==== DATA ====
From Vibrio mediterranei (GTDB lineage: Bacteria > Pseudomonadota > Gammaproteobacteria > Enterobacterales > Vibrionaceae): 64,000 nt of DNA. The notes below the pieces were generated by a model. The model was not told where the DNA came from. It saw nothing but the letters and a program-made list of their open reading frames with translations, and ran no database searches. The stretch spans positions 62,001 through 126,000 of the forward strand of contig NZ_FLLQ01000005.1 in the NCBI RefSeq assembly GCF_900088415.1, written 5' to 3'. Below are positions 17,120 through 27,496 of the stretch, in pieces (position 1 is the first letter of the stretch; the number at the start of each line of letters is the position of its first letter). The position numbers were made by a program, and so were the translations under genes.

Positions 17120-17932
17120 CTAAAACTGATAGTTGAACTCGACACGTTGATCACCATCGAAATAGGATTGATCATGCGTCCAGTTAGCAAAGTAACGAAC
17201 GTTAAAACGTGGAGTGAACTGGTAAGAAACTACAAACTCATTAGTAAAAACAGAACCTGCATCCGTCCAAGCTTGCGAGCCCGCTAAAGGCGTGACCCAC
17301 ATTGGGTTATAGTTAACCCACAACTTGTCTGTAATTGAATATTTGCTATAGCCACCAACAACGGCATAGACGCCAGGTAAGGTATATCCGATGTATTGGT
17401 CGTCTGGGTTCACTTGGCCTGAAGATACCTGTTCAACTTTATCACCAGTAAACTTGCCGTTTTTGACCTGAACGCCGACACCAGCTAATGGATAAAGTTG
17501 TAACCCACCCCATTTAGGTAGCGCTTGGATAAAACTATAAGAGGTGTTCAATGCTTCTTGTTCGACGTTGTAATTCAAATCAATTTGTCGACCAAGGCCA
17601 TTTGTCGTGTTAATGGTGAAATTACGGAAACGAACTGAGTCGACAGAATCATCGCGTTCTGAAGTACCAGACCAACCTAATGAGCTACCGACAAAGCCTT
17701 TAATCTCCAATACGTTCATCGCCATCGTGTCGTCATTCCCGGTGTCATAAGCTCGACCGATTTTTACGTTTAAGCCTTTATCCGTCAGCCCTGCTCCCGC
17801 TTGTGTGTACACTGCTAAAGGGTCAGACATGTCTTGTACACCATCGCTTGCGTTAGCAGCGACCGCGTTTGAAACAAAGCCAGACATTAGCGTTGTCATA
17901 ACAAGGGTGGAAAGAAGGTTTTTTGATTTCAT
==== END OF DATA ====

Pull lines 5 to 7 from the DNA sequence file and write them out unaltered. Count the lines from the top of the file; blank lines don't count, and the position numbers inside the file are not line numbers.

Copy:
17301 ATTGGGTTATAGTTAACCCACAACTTGTCTGTAATTGAATATTTGCTATAGCCACCAACAACGGCATAGACGCCAGGTAAGGTATATCCGATGTATTGGT
17401 CGTCTGGGTTCACTTGGCCTGAAGATACCTGTTCAACTTTATCACCAGTAAACTTGCCGTTTTTGACCTGAACGCCGACACCAGCTAATGGATAAAGTTG
17501 TAACCCACCCCATTTAGGTAGCGCTTGGATAAAACTATAAGAGGTGTTCAATGCTTCTTGTTCGACGTTGTAATTCAAATCAATTTGTCGACCAAGGCCA